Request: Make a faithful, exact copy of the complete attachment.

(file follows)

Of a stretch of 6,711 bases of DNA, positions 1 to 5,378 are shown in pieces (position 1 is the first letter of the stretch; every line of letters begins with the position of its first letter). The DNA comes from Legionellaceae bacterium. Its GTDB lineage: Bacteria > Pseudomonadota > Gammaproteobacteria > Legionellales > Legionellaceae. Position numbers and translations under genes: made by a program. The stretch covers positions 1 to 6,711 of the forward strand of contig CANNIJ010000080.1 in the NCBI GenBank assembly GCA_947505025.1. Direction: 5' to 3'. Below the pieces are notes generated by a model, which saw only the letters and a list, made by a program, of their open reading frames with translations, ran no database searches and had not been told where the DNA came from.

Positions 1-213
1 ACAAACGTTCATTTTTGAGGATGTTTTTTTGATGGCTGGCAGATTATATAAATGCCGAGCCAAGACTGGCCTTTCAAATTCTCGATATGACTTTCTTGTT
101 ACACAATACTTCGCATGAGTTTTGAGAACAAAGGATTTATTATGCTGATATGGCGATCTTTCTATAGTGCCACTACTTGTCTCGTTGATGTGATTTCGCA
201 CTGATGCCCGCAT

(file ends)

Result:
Of a stretch of 6,711 bases of DNA, positions 1 to 5,378 are shown in pieces (position 1 is the first letter of the stretch; every line of letters begins with the position of its first letter). The DNA comes from Legionellaceae bacterium. Its GTDB lineage: Bacteria > Pseudomonadota > Gammaproteobacteria > Legionellales > Legionellaceae. Position numbers and translations under genes: made by a program. The stretch covers positions 1 to 6,711 of the forward strand of contig CANNIJ010000080.1 in the NCBI GenBank assembly GCA_947505025.1. Direction: 5' to 3'. Below the pieces are notes generated by a model, which saw only the letters and a list, made by a program, of their open reading frames with translations, ran no database searches and had not been told where the DNA came from.

Positions 1-213
1 ACAAACGTTCATTTTTGAGGATGTTTTTTTGATGGCTGGCAGATTATATAAATGCCGAGCCAAGACTGGCCTTTCAAATTCTCGATATGACTTTCTTGTT
101 ACACAATACTTCGCATGAGTTTTGAGAACAAAGGATTTATTATGCTGATATGGCGATCTTTCTATAGTGCCACTACTTGTCTCGTTGATGTGATTTCGCA
201 CTGATGCCCGCAT